Update: Amazon’s Statement (12:45 pm ET)
In response to FN’s request for comment, a spokesperson for Amazon said “We are working to accept cash at Amazon Go.”
What We Reported Earlier (12 pm ET)
Amazon is yielding to pressure from critics and lawmakers who expressed concerns that its cashless stores discriminate against lower-income Americans.
Steve Kessel, Amazon’s SVP of physical stores, told employees at an all-hands meeting last month that the company plans to add “additional payment mechanisms” at its Go stores, CNBC reports. Kessel, the publication noted, was responding to a question about how Amazon plans to address “discrimination and elitism” at its cashierless stores.
The development comes after the online behemoth shouldered criticism from lawmakers and civic groups who charged that Amazon and other retailers that have adopted contactless payment options — requiring that customers use only mobile apps and credit or debit cards to shop their businesses — may inadvertently disenfranchise low-income families.
Philadelphia last month became the first major city to ban cashless stores and New Jersey joined the fray later that same month when Gov. Phil Murphy signed a bill banning cashless retail stores and restaurants across the entire state.
Experts believe the trend could gain momentum across the U.S. as council members in New York and elsewhere float similar measures — expressing concerns over the future of millions of Americans who don’t have banking or mobile access.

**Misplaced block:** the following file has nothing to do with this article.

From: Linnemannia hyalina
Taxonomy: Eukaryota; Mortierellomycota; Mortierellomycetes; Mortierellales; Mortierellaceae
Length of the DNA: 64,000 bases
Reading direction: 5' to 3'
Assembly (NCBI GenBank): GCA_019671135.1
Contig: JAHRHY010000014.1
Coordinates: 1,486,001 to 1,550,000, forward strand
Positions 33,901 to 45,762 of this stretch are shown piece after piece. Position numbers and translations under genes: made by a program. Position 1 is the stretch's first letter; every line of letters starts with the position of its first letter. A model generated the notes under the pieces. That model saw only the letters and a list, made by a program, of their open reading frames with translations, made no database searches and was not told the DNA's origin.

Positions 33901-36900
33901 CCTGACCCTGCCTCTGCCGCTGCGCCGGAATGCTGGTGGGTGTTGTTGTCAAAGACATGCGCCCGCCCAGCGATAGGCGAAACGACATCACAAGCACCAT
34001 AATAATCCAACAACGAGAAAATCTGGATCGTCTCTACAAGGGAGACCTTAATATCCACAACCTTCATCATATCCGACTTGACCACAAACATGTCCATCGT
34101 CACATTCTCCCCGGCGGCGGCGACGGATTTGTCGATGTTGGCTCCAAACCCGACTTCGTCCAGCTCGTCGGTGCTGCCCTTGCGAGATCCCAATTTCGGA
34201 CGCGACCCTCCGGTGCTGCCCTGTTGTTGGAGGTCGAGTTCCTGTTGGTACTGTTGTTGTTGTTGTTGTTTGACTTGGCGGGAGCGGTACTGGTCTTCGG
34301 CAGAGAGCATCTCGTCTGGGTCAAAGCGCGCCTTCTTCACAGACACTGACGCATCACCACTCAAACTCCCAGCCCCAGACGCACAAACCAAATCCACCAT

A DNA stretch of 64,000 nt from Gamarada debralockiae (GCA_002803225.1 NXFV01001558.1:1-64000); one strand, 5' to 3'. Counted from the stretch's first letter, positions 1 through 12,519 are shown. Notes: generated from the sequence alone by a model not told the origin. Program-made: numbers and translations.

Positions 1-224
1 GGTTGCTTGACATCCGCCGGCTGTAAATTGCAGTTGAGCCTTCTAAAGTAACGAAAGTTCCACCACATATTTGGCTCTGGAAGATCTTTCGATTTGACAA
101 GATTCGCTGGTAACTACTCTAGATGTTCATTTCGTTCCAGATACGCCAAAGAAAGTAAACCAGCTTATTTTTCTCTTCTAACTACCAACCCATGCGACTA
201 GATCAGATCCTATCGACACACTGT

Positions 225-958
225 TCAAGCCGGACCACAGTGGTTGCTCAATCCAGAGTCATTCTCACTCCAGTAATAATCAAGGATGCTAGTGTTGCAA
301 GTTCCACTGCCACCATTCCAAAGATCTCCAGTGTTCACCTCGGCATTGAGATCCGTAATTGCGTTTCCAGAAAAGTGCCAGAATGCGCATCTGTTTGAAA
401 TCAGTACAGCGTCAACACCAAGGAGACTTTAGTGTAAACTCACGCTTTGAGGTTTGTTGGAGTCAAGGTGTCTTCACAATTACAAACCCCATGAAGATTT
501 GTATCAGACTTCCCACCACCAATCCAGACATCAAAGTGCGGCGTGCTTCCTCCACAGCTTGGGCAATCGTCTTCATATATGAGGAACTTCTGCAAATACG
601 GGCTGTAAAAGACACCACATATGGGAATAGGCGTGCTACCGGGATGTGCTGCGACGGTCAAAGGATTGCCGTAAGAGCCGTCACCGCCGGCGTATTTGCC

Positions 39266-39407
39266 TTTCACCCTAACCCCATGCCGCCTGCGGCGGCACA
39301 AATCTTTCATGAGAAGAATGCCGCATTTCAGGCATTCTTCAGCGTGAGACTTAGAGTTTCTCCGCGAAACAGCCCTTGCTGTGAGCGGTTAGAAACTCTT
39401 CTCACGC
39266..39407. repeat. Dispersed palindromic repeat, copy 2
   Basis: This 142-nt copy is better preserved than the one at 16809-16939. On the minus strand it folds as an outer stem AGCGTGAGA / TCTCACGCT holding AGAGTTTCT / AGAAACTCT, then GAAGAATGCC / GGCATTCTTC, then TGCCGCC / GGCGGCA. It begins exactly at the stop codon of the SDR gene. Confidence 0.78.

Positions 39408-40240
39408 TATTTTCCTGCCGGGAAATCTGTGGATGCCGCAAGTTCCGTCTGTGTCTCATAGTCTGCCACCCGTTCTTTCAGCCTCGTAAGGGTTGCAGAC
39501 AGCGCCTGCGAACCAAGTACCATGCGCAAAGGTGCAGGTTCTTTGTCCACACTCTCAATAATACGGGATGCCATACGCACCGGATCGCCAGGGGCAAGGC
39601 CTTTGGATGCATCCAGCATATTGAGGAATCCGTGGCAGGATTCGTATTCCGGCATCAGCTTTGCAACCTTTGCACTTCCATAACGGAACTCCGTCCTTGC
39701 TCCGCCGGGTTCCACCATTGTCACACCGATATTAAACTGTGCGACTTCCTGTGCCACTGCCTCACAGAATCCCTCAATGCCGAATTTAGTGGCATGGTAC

According to FDIC’s 2017 National Survey of Unbanked and Underbanked Americans, 8.4 million U.S. households (or 6.5 percent) — made up of 14.1 million adults and 6.4 million children — were “unbanked” in 2017. (Unbanked, per FDIC, means no one in the household had a checking or savings account.) Meanwhile, another 18.7 percent of American households were “underbanked” in 2017, meaning that the household had an account at an “insured institution” but also received financial products or services outside of the banking system.
What’s more, according to the FDIC, unbanked and underbanked rates are consistently higher among these households: lower-income, less-educated, younger, black and Hispanic, working-age and those with volatile income. (More than half, or 52 percent, of Americans who were unbanked in 2017 cited “not having enough money to keep in an account” as the main reason.)
As Amazon grows its brick-and-mortar presence through its bookstores and “four-star” outposts — which offers products that have been rated four stars and higher as well as new and trending items on its website — it had been a pioneer of the cashless business model across the industry. The company now has 11 cashierless Amazon Go locations in San Francisco, Chicago and Seattle, and intends to open 3,000 over the next few years. It had reportedly pushed back against the cashless ban in Philadelphia that was ultimately passed into law.
Amazon did not immediately respond to FN’s request for comment.
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